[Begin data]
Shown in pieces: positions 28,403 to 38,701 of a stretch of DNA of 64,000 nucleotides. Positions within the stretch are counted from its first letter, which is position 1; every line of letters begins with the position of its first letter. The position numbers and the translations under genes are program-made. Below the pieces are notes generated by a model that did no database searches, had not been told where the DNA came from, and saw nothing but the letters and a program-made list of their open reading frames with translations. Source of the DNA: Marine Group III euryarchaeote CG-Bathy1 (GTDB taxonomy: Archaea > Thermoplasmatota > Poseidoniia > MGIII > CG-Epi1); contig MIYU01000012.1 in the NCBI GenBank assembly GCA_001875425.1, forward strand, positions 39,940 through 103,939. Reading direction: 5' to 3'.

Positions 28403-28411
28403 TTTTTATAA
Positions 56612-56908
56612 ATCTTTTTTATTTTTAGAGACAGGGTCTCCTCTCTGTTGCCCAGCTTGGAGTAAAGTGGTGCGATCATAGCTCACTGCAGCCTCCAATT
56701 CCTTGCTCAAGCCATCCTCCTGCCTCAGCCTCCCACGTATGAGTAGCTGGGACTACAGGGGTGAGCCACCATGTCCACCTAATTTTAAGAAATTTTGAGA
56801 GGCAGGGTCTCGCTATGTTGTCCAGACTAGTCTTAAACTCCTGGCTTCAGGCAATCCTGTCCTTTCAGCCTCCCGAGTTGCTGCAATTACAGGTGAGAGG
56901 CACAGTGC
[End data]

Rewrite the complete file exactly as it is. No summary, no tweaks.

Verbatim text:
Shown in pieces: positions 28,403 to 38,701 of a stretch of DNA of 64,000 nucleotides. Positions within the stretch are counted from its first letter, which is position 1; every line of letters begins with the position of its first letter. The position numbers and the translations under genes are program-made. Below the pieces are notes generated by a model that did no database searches, had not been told where the DNA came from, and saw nothing but the letters and a program-made list of their open reading frames with translations. Source of the DNA: Marine Group III euryarchaeote CG-Bathy1 (GTDB taxonomy: Archaea > Thermoplasmatota > Poseidoniia > MGIII > CG-Epi1); contig MIYU01000012.1 in the NCBI GenBank assembly GCA_001875425.1, forward strand, positions 39,940 through 103,939. Reading direction: 5' to 3'.

Positions 28403-28411
28403 TTTTTATAA
Positions 56612-56908
56612 ATCTTTTTTATTTTTAGAGACAGGGTCTCCTCTCTGTTGCCCAGCTTGGAGTAAAGTGGTGCGATCATAGCTCACTGCAGCCTCCAATT
56701 CCTTGCTCAAGCCATCCTCCTGCCTCAGCCTCCCACGTATGAGTAGCTGGGACTACAGGGGTGAGCCACCATGTCCACCTAATTTTAAGAAATTTTGAGA
56801 GGCAGGGTCTCGCTATGTTGTCCAGACTAGTCTTAAACTCCTGGCTTCAGGCAATCCTGTCCTTTCAGCCTCCCGAGTTGCTGCAATTACAGGTGAGAGG
56901 CACAGTGC